Objective: To assess survival and functional outcome in patients endotracheally intubated after ischemic stroke (IS) or spontaneous intracerebral hemorrhage (ICH).
Background: Endotracheal intubation is both a necessary life support intervention and a measure of severity in IS or ICH. Knowledge of associated clinical variables may improve the estimation of early prognosis and guide management in these patients.
Methods: We reviewed 131 charts of patients with IS or ICH who were admitted to the Neurosciences Intensive Care Unit at Duke University Medical Center between July 1994 and June 1997 and required endotracheal intubation. Stroke risk factors, stroke type (IS or ICH) and location (hemispheric, brainstem, or cerebellum), circumstances surrounding intubation, neurologic assessment (Glasgow Coma Score [GCS] and brainstem reflexes), comorbidities, and disposition at discharge were documented. Survivors were interviewed for Barthel Index (BI) scores.
Results: Survival was 51% at 30 days and 39% overall. Variables that significantly correlated with 30-day survival in multivariate analysis included GCS at intubation (p = 0.03) and absent pupillary light response (p = 0.008). Increase in the GCS also correlated with improved functional outcome measured by the BI (p = 0.0003). In patients with IS, age and GCS at intubation predicted survival, and in patients with ICH, absent pupillary light response predicted survival.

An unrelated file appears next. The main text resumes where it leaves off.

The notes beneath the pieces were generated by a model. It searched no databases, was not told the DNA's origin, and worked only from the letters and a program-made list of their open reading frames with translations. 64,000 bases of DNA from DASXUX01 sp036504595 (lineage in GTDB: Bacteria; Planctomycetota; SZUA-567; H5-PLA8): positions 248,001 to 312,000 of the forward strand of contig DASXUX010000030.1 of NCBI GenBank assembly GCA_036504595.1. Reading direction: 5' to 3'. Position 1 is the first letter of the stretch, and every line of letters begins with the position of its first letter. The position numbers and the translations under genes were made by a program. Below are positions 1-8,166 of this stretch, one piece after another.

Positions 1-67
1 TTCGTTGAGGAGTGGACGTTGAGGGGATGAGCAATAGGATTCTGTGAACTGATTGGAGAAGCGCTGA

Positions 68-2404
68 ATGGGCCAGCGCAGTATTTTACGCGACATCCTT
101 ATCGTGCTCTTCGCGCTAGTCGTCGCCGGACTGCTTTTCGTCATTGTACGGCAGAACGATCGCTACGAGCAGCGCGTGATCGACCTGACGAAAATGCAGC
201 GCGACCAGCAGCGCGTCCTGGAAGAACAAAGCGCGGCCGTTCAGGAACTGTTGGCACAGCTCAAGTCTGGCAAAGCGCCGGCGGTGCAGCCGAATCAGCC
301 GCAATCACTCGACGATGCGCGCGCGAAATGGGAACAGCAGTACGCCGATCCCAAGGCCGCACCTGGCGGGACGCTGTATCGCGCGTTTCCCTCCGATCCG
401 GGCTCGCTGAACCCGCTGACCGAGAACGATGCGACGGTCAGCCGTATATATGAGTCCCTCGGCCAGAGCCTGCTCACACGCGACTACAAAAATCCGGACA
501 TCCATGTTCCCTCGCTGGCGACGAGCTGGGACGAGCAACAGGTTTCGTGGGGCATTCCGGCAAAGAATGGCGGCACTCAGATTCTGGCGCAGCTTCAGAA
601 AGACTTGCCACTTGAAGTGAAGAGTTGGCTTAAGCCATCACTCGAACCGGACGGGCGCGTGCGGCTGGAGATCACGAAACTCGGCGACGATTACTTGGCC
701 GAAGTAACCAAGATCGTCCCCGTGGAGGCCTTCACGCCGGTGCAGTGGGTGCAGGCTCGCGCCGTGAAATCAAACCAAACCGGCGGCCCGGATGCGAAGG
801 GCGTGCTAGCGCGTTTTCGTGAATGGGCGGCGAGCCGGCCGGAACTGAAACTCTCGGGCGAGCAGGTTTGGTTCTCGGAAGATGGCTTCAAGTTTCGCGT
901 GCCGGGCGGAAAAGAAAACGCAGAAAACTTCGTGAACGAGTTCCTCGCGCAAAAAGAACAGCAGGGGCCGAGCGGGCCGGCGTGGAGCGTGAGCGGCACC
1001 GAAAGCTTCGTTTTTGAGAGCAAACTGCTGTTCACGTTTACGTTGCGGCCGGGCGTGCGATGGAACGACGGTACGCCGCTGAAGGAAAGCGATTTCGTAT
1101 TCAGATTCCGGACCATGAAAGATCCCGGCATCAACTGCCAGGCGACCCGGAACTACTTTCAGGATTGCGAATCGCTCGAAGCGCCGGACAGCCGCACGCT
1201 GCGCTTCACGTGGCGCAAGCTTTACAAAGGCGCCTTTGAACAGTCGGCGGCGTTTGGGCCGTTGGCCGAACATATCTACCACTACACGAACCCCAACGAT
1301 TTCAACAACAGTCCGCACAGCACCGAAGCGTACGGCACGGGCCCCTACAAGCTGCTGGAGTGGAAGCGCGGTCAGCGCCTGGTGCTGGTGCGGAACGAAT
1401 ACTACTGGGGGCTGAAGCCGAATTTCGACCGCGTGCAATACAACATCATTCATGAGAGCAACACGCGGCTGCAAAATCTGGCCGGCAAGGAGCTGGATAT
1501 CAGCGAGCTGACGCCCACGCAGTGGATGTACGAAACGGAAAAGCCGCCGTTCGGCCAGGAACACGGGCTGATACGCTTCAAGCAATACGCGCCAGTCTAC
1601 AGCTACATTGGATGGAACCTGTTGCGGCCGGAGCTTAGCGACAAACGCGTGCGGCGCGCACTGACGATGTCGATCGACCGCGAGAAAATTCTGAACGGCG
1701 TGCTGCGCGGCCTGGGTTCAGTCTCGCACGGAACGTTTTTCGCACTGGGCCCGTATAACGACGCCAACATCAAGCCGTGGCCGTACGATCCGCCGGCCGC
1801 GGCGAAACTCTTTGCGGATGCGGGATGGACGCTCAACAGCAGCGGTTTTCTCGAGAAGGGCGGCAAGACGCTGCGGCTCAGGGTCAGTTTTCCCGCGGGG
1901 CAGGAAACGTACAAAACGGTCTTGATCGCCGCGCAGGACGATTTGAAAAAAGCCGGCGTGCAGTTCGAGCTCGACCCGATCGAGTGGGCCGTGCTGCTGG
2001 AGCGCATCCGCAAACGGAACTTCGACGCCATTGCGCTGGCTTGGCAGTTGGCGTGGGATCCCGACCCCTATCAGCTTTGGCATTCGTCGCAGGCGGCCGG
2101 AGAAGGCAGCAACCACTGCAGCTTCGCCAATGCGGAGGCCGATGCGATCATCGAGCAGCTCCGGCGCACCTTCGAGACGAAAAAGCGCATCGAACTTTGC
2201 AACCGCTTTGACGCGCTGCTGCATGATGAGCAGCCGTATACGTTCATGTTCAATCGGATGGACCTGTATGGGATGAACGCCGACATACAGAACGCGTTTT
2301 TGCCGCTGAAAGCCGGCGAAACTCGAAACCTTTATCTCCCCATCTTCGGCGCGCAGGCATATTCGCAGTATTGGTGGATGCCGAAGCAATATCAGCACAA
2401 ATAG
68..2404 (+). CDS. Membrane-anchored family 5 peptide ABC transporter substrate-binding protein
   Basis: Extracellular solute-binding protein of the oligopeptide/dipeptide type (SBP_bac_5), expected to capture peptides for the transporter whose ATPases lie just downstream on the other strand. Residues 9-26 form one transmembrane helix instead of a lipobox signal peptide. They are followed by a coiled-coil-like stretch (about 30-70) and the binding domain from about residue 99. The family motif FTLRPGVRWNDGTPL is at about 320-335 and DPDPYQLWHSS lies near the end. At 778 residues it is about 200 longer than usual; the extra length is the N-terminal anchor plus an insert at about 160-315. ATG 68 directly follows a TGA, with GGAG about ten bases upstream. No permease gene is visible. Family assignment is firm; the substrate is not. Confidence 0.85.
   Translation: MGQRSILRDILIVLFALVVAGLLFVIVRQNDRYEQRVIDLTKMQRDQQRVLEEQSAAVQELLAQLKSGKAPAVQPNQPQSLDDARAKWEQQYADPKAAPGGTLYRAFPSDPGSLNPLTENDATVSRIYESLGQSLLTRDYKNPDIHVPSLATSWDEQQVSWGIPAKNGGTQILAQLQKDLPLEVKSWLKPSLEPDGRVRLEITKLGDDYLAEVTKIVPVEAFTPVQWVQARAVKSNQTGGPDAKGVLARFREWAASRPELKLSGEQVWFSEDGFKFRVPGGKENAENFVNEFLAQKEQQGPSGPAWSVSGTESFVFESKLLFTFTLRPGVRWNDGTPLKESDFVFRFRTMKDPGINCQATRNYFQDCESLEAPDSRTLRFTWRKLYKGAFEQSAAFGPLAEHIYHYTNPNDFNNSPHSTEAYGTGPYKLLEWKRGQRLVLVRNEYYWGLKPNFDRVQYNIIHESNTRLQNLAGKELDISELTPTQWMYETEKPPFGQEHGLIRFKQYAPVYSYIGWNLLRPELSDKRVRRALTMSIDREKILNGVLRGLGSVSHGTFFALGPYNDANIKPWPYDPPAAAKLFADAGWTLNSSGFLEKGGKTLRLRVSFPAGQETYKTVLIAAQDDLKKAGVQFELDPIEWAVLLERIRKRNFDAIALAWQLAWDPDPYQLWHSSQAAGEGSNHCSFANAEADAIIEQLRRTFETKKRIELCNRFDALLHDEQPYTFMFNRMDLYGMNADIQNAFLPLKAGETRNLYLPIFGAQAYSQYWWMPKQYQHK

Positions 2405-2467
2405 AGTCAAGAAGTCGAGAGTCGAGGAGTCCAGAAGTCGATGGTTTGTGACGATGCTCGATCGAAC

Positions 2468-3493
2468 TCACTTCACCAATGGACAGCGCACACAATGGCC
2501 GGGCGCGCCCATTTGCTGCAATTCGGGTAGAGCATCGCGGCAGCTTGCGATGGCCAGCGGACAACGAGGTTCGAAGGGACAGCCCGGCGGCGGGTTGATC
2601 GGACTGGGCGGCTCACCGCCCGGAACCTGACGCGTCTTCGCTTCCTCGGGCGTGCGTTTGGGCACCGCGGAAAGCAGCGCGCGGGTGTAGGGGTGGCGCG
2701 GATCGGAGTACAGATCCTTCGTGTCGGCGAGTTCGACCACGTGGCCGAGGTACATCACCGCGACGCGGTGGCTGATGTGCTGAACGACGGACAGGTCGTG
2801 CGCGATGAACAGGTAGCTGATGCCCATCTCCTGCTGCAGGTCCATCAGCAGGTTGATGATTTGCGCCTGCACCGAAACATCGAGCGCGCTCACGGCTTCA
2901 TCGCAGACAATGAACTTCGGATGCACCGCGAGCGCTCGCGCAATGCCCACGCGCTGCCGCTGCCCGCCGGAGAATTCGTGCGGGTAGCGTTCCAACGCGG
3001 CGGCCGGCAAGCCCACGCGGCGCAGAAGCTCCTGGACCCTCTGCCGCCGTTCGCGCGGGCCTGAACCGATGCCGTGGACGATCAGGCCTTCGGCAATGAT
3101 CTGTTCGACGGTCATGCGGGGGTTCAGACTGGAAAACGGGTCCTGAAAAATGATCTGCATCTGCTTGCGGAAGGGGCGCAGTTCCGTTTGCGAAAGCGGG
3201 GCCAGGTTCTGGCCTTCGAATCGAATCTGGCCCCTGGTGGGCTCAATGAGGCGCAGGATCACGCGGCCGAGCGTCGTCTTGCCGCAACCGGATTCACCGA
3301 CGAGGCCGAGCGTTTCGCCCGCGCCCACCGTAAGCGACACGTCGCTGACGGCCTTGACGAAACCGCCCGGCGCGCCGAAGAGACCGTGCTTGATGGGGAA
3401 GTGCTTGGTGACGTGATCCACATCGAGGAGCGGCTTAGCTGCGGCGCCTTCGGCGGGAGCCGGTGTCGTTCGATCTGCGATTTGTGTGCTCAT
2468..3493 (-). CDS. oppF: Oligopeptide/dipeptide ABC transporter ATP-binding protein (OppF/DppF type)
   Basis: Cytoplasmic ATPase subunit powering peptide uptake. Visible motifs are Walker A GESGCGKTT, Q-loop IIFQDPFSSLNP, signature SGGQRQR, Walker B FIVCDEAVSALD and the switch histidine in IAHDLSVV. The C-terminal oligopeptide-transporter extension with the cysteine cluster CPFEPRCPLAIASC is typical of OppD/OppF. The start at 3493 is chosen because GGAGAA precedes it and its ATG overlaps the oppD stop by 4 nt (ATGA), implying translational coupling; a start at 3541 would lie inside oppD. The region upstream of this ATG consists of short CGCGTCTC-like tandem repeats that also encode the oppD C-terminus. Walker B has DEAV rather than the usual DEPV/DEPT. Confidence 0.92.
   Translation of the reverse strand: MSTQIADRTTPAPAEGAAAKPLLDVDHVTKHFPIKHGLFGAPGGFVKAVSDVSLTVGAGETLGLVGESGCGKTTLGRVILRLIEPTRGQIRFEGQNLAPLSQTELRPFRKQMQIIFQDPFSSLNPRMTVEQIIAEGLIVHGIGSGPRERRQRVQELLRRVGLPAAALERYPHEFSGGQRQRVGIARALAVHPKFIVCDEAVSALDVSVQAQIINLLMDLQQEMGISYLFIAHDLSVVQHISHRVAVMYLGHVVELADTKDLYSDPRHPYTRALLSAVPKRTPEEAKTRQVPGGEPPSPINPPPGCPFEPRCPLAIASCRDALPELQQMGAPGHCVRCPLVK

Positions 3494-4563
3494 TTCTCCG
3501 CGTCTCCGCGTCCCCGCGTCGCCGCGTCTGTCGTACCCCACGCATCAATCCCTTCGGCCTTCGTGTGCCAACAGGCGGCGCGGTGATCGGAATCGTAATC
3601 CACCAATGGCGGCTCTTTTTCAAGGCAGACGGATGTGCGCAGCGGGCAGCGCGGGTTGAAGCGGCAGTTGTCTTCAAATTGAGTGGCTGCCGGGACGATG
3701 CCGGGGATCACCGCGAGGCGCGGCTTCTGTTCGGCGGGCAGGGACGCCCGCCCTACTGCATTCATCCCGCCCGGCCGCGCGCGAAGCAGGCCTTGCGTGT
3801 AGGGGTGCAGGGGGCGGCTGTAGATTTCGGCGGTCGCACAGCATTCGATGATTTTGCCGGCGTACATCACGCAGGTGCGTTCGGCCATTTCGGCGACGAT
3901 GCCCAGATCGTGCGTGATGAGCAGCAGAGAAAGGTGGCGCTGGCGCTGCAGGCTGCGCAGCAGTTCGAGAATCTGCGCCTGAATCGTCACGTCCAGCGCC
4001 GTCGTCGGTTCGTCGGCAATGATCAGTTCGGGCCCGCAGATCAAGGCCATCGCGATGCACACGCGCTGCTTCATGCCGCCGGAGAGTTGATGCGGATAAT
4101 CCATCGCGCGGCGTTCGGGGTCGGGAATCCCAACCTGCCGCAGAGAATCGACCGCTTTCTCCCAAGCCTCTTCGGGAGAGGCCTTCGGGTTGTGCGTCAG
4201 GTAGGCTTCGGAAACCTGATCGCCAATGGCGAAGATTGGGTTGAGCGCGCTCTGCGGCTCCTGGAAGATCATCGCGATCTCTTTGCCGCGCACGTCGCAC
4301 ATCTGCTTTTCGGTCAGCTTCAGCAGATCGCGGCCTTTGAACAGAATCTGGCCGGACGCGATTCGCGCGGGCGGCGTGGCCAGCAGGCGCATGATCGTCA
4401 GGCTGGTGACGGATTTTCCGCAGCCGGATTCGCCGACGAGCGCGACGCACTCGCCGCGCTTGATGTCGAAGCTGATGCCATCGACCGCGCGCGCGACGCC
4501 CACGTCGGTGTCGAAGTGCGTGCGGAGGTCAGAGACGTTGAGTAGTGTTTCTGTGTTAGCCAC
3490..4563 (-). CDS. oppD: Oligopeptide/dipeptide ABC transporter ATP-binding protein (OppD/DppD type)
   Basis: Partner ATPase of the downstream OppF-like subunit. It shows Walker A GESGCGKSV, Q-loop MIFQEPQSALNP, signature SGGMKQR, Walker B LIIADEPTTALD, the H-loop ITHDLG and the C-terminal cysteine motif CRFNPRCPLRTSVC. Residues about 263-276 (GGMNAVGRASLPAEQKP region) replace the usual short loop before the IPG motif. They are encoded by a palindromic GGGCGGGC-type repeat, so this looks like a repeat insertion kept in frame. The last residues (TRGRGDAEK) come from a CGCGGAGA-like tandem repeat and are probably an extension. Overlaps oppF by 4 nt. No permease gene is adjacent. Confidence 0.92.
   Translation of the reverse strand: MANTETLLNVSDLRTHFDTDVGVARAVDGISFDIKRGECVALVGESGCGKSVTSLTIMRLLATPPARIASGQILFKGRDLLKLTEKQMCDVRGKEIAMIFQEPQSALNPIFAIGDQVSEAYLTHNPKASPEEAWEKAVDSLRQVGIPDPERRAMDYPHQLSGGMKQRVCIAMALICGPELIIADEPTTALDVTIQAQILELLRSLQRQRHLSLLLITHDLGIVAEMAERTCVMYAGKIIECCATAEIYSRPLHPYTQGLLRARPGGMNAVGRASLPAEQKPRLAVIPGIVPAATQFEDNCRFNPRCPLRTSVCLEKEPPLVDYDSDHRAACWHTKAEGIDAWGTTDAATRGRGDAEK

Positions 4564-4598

Conclusions: Predictors for mortality differ between patients with IS and ICH; however, decreased level of consciousness is the most important determinant of increased mortality and poor functional outcome. Absent pupillary light responses also correspond with a poor prognosis for survival, but further validation of this finding is needed.